This is the construction of an LED light panel that exhibits both Genesis 1.3 and Genesis 1.4 (somewhat bizarrely).
The original plan was to house the LED panel in a project box with a translucent white diffusing screen in front of them (which is why I painted the circuit board white). It transpired that the project took a long time to build during which period, the wiring was largely rectified. Thus the project was never truly brought to completion. My desires changed also. I had wanted to have two light boxes set up so that I could do bauble photos. My original idea had been to have a couple of flashlight bulbs in project boxes with the interiors painted white and diffusing screens in front. As always I fancied a more technological approach because I'd heard such great things about light panels. The result was a project that took so long to complete that really it was abandoned when a pair of project boxes and flashlight bulbs would have been half an afternoon's work. As always the KISS principle applies - keep it simple.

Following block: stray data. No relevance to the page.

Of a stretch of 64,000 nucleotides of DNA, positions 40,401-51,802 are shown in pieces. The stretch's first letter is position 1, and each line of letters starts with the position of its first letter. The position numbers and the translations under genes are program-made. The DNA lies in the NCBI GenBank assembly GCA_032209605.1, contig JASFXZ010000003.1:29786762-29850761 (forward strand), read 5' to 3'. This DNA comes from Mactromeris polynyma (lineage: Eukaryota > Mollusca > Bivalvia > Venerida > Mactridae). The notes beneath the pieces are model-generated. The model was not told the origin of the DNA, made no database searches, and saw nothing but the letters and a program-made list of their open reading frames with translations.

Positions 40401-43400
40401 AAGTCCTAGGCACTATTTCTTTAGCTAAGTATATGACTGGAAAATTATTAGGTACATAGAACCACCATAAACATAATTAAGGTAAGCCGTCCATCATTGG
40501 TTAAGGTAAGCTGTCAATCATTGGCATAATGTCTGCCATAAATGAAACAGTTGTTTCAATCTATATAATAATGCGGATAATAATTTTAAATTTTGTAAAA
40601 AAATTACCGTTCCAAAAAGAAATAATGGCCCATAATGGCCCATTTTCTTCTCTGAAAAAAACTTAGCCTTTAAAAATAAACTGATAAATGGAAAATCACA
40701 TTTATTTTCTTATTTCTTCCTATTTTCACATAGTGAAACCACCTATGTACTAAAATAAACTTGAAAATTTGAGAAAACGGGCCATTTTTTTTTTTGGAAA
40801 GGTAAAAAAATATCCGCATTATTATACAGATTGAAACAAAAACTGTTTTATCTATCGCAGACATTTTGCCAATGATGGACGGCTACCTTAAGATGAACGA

Building the board was pretty simple - I just soldered the LEDs on rows and then interconnected the rows with the cut-off ends from the LED wires. Then I just soldered a pair of C batteries to the board with a switch. It was time consuming and since the LEDs were mail-ordered via e-bay from China, they probably weren't by any means, the best LEDs available. My experience of things from China has been very varied.
I have probably commented before that I bought an LED light bulb from China when they were brand new on the market and thus horribly expensive. I never really used it and in the end put it in my hallway here as a light. It wasn't all that bright but it worked to illuminate the stairwell, even if it did light everything in a deathly blue light. 6 months after I installed it, some of the LEDs went out. A week or so after that, they all went out. It was a shame but it was from China. A couple of times I've had things from China that weren't up to expectations.
As you can see from the quick cell-phone photo, half the LEDs in the expensive Chinese LED bulb have gone out. When I had a good look at the thing, it was all glued together and impossible to disassemble to fix without destroying it. I now have a CFL in its place.
I am not the only person to have problems with LED lighting. Generally it seems the LEDs will last a long time, dimming to half their specified brightness over 40,000 hours. The circuitry behind them is what seems to fail first - after possibly 800 hours. There's more of a case for low-powered halogen lighting or even krypton lighting.